In the Majors section:

I’ll just point out that in many places there is no “computer” major. 

If you are studying Computer Engineering, then in Japanese that’s Keisanki-Kougaku, 計算機工学. 

Computer Science is Keisanki-Gaku, 計算機学

Computer programming is referred to as Konpyuuta no Puroguramingu, コンピュタのプログラミング.

In the Money Matters section:

Ikura is an important term. Another you should know is Ikutsu, which means “how many,” and is also used when asking for a kid’s age.

The opposite of Takai is Yasui, 安い, which means “cheap,” but also “relaxed.”

(From page 62)

I’m willing to bet that everybody at some point has seen some version of this sentence: “Kore wa pen desu.”

My understanding is that it was a popular sentence used in Japan when teaching English; and at this point is just a cliché.

(From page 65)

The particle Mo is what I want to call a second-tier inflection particle. What I mean by that is that it, in an inclusive way, inflects the noun, but it works in conjunction with a main inflection particle, such as Wa, Ga, Ni, and Wo.

When Mo is paired with Wa, Ga, and Wo, the main inflection particle drops out, but the function itself remains.

(From page 65)

Ja nai is a contraction of the phrase De wa nai, ではない.

The Wa in “De wa nai” is the topic particle we already know.

The Nai is the actual negative verb. It’s the non-past, plain, negative of the copula “aru.” (”Da,” another copula, has no proper negative of its own because it’s a contraction of an older phrase, “de aru,” where “aru” is the verb in use.)

I’ll talk about this phrase again once you’re familiar with the “Te-forms,” which probably has no perfectly analogous term in Indo-European grammar but is often called a gerund, a noun coming from a verb.

(From page 67)

This is an important page. Read it.

There are a few explanations as to how the kudasai expression came about. What we know for sure is that it comes from the verb Kudasaru, 下さる, which is a humble verb meaning “to give,” and literally “to lower.” What is up to debate is what conjugation/form got contracted to -sai. I believe it’s an imperative of some sort. Others believe it’s the verb stem, Kudasari, without the /r./ The problem with that is that verb stems aren’t used for requests or commands.

Remember that if you just want to express your desire for someone to help you with something, in the same way that people in English would just say “Please,” then say Onegaishimasu; but if you want help with something specific, in the same way that people in English would perhaps point to something in a glass case and tell the clerk “This one, please,” then use Kudasai.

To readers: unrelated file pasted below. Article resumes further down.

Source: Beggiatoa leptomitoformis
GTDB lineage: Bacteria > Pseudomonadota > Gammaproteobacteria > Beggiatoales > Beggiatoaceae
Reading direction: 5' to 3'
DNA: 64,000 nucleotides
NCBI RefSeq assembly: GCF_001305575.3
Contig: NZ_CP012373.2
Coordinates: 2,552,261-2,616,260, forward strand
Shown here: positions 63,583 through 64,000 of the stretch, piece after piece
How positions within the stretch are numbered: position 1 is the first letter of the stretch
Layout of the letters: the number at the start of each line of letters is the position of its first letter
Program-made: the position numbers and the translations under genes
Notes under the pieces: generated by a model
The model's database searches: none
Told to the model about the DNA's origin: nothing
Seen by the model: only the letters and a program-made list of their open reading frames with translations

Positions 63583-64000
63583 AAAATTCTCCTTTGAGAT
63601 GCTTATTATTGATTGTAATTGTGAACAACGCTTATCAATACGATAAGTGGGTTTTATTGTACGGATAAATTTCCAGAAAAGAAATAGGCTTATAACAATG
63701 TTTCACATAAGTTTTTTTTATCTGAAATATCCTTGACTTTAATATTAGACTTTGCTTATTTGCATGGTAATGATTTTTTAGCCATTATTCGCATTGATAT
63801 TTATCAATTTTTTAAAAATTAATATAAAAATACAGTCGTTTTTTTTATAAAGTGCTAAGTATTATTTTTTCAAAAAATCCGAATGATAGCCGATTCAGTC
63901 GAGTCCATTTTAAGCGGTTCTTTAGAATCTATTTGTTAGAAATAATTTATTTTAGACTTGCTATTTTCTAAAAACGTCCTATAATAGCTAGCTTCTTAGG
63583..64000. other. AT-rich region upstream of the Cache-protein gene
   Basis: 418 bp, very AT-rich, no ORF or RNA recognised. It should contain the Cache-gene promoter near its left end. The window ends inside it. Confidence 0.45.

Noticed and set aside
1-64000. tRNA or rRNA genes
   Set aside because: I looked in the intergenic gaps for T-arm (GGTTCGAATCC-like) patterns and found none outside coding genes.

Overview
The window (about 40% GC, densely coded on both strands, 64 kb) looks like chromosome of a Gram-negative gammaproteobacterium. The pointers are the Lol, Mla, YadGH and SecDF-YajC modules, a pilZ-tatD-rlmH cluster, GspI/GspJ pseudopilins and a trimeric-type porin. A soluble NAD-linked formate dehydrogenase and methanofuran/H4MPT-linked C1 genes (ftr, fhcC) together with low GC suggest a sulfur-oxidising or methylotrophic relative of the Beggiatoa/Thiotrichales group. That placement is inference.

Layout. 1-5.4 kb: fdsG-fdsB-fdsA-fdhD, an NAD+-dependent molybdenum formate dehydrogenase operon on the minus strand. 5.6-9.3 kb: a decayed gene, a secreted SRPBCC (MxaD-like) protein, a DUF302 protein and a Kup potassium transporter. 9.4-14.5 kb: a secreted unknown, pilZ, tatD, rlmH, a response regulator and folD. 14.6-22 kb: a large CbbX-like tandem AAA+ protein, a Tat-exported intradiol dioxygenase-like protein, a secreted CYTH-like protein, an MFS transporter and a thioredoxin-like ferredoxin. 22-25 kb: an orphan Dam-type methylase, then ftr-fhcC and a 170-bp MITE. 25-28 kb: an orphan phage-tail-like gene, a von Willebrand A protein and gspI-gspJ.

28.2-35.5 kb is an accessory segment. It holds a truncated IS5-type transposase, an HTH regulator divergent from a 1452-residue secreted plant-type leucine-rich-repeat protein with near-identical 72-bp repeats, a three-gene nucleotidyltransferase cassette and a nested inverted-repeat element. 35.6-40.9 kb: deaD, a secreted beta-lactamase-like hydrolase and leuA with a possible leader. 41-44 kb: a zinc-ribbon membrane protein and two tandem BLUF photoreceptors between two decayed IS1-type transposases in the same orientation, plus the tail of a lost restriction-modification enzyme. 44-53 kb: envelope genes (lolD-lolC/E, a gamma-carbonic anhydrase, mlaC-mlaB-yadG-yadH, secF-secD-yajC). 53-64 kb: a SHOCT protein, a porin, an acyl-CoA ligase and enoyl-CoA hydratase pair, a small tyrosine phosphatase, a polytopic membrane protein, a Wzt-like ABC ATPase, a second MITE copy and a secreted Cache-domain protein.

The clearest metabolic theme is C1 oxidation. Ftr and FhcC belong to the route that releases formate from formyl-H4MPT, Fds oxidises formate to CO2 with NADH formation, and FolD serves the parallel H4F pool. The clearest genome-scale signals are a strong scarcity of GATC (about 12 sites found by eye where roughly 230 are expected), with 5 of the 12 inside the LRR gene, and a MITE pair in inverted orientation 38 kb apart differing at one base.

If you’re still caught up on the pronunciation of numbers, I have posts on hyaku and sen.

(from page 79)

Lastly, I want to point some finer points regarding the food items on this page.

Teishoku, 定食, is a pre-established meal which comes with miso soup and a bowl of rice.

Aisukuriimu is sometimes shortened to Aisu.
The shaved ice with syrup, like a snow cone, is called Kakigouri, かき氷.

Raamen, known in English as Ramen, is in Katakana because it’s actually an adaptation of a Chinese meal involving that kind of noodle. It does have corresponding Kanji: 拉麺, which is the same used in Chinese.
In China, it’s called Lamian; and in U.S.-style Chinese there’s a series of dishes inspired by it called Lo Mein. (In Lo Mein, one rarely sees the La Mian noodle being used.)

Koora is a carbonated soft beverage. Kooku is the Coke brand.

Koucha is what in English is called black tea. (If one translates it from Japanese, it’d be crimson tea.)
Ocha, お茶, is the way one refers to regular tea, or green tea.

Miruku is milk. But sometimes one hears Gyuunyuu, 牛乳, in reference to cow milk as well. Note that this applies only to cow’s milk.
For milk in general, Chi or Chi-Chi, 乳, and Bonyuu, 母乳, are used.